Life & Letters


About this Item

Title: Harry R. Maginley to Walt Whitman, 3 May 1890

Date: May 3, 1890

Whitman Archive ID: loc.03261

Source: The Charles E. Feinberg Collection of the Papers of Walt Whitman, 1839–1919, Library of Congress, Washington, D.C. Transcribed from digital images or a microfilm reproduction of the original item. For a description of the editorial rationale behind our treatment of the correspondence, see our statement of editorial policy.

Contributors to digital file: Blake Bronson-Bartlett, Brandon James O'Neil, Marie Ernster, Stephanie Blalock, Paige Wilkinson, and Amanda J. Axley

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Norristown, Pa.,1
May 3, 1890.

Mr. Walt Whitman, Camden,
Dear Sir:

Perhaps it is not infrequent that you are troubled with such as I. I am one of these fellows who wish to know what you think of my productions.

I am struggling for a position in the literary army, but it is a hard struggle, I tell you. I am nineteen years of age and have written quite a bit—poetry, humorous sketches, etc. I seem to be pretty good in the the humorous line; I wish to know whether I am a poet that is to be, or not.

I don't think I could find a better critic than you. If you will have the gracious kindness to pass your opinion on the enclosed verses I will give you a "soldier's, traveller's thanks"2 one hundred times over.

I thought perhaps, you being an old veteran at it and knowing what is and what is not, you would kindly grant my request.

You will find on perusing the verses that I am a little melancholy in my tone, much more so than you.

Mr. Whitman if this is intrusion upon your valuable time, I would be pleased were you to say so.

Take your time to criticize these—no hurry. You will find a stamp enclosed for their return and your answer.

Most truthfully yours
H.R. Maginley

Norristown, Pa.

[H. R. Maginley, Norristown, Pa.]

Life and Death3

Dance on fair Life, yet a short while
Will I allow thee to exist;
But soon I'll cast my icy dart
To still the beating of thy heart
For I am king. Your drooping flower,
In all its blushing innocence, must meet its hour.
All things that are, all things that are to come
Be they as pure as miry Hell is lewd,
Or sunk in sin as black as God is good,
Must to my power succumb and fall
The blended glories 'bove the sky,
And all the woes that belching Hell doth fling,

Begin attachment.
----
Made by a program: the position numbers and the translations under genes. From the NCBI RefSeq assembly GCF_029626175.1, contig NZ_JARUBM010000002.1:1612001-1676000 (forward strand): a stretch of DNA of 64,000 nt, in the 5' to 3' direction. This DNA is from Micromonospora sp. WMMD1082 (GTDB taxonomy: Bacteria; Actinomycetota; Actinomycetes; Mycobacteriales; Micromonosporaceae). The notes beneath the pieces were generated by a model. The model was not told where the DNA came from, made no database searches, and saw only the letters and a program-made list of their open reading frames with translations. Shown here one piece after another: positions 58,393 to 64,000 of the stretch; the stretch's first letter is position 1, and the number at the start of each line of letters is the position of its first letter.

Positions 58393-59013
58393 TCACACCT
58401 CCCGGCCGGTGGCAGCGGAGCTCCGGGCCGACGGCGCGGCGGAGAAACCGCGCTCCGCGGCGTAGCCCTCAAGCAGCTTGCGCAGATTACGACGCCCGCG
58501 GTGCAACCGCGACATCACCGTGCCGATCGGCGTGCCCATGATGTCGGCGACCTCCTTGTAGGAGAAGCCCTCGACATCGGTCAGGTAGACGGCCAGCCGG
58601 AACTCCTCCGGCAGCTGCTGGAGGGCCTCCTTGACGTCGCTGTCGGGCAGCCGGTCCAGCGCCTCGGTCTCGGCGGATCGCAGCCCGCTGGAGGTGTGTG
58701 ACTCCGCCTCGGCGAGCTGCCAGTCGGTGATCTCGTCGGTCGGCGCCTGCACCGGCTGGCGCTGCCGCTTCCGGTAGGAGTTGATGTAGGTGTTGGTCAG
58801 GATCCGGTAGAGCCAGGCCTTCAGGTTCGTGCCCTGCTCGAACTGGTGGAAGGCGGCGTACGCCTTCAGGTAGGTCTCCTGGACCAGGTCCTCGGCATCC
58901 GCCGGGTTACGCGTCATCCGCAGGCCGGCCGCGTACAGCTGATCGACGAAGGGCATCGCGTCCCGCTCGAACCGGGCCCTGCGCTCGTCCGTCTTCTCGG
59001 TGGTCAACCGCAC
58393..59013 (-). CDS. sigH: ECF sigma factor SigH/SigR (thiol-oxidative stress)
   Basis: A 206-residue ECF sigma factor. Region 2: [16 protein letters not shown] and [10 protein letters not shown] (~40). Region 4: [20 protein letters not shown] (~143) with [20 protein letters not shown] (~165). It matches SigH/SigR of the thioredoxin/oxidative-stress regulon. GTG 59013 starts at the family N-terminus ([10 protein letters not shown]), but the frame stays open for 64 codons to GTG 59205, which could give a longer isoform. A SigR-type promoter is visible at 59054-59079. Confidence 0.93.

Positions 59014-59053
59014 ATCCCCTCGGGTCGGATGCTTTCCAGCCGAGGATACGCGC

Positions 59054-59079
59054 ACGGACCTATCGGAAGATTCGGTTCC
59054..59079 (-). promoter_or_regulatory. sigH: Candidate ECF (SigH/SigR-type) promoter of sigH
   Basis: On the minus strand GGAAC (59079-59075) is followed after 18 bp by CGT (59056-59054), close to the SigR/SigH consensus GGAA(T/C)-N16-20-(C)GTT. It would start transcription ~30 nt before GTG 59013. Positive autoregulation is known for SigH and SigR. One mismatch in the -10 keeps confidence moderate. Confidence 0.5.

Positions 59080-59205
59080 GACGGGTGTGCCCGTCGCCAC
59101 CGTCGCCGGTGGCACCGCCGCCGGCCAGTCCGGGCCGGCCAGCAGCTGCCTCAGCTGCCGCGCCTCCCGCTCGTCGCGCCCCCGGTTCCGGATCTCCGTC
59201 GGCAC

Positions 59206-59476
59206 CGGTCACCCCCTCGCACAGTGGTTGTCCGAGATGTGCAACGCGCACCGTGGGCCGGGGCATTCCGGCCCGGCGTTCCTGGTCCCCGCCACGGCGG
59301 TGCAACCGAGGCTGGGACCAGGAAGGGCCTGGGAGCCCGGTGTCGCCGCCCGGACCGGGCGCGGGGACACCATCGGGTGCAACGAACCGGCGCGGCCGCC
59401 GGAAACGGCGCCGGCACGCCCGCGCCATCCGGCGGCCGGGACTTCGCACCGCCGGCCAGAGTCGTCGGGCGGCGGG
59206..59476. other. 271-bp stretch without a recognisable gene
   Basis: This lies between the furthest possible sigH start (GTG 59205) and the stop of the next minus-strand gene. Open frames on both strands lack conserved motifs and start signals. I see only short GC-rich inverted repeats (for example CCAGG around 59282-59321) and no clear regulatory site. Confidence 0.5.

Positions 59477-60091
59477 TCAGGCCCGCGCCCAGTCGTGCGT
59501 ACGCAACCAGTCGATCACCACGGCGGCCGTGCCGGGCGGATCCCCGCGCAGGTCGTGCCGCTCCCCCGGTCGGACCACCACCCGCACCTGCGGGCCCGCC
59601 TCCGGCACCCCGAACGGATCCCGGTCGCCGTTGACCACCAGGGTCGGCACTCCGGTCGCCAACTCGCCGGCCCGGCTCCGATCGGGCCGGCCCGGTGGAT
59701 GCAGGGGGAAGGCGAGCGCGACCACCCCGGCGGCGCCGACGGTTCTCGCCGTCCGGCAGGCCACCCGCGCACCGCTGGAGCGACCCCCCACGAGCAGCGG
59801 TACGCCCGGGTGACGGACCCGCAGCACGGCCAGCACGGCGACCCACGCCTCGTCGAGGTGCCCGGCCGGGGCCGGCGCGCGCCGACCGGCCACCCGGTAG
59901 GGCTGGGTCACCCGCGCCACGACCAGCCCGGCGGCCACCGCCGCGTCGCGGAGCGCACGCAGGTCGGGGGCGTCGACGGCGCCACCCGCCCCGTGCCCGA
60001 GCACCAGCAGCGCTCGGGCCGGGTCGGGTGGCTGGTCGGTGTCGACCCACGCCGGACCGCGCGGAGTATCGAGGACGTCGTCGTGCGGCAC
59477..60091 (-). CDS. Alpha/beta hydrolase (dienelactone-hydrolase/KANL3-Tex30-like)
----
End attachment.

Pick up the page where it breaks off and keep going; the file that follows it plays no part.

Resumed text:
The fickle wind that swift goes flitting by
All these are mine; for I am king.

Ay, so it is, mysterious Death.
Thy solemn sickle cleaveth all;
Thou layest in silent sheaves the good,
And by their side the foolish lewd

In thy weird tomb Thy venomed [slime?]
Began to pour when struck the first great, clashing gong of Time;
To eat all things that do exist, or shall,
Thy office is, for, lo, the Law—
Untiring change—doth thy allegiance draw,
And steal away thy horror's pall.
But when the hut wherein I thrive
Doth tumble down a senseless hump and dry,
When thou doth me from the great whole deprive,
Then, thou, grim Death, thyself must die

(H.R.Maginley, Norristown, Pa.


Tis midnight solemn and serene
That wields her gentle power.
How truly beautiful the scene!
How sweetly still the hour!
You silv'ry lake, whose rippling wave
The emerald grass around doth lave,
Reflects the hurrying worlds on high,
And choruses with evening's sigh.

Lo! far off in the Eastern blue,
By fleecy clouds entrapt,
A laughing, silver moon doth view
The Whole, in slumber wrapt.
The mountains hoary and sublime,—
Grand monuments of Father Time—
Robed in a sleeping forest's fur,
Do rise majestic in the air.

The billowy land rolls off to meet
Horizon's azure vail;
The brook flows on with tinkling sweet
The distant wood to hail.
Methinks strange, nightly voices tell
About a lovely Spirit Dell,
Where lives the God who gave serene
And awe-inspiring midnight being.

H. R. Maginley.6

Harry R. Maginley (1872–1941) was born in Norristown, Pennsylvania, and was an editor at the Norristown Times Herald. In 1900, he married Nellie E. McCall and had one child, Harry Creston Maginley. In the early 1890s, Maginley contributed poems to local newspapers, with pieces appearing in The Times (Philadelphia, PA, "Eddie's Explanation" [August 9, 1891], 15) and the Wilkes-Barre Times Leader (Wilkes-Barre, PA, "Tommy's Excuse" [August 28, 1891], 7). Maginley won first prize for an editorial on "The Tariff Problem" published in The Times (Philadelphia, PA) on May 20, 1900. His poem "A Little Traveler" appears in Our Little Kings and Queens at Home and School (Chicago: Louis Benham and Company, 1891), a collection of poems, stories, and songs for kindergarteners edited by Lida Brooks Miller. According to census and local records, he lived in Norristown his entire life and is buried with his family in Norristown's Riverside Cemetery.


1. This letter is addressed: Mr. Walt Whitman | No. 328 Mickle St., | Camden | New Jersey. It is postmarked: Norris[town] | May | 3 | 18[90] | 7AM | P.A.; P[hiladelp]hia, PA. | MAY | 6 | 1890 | Transit; Camden, N, J. | May | 6 [illegible].  [back]

2. Maginley is referring to the final line of Whitman's poem "Thanks in Old Age." [back]

3. Whitman wrote a poem called "Life and Death" that was first published in the New York Herald on May 23, 1888. [back]

4. The paper is folded at the bottom and obscures what appears to be Maginley's name. [back]

5. Whitman wrote a poem called "A Clear Midnight," first published in the 1881 edition of Leaves of Grass[back]

6. The page containing Maginley's poem "Midnight" has a stamp attached at the top of the page; on the verso, Maginley began to copy his poem "Midnight" but crossed out the title and opening line. [back]


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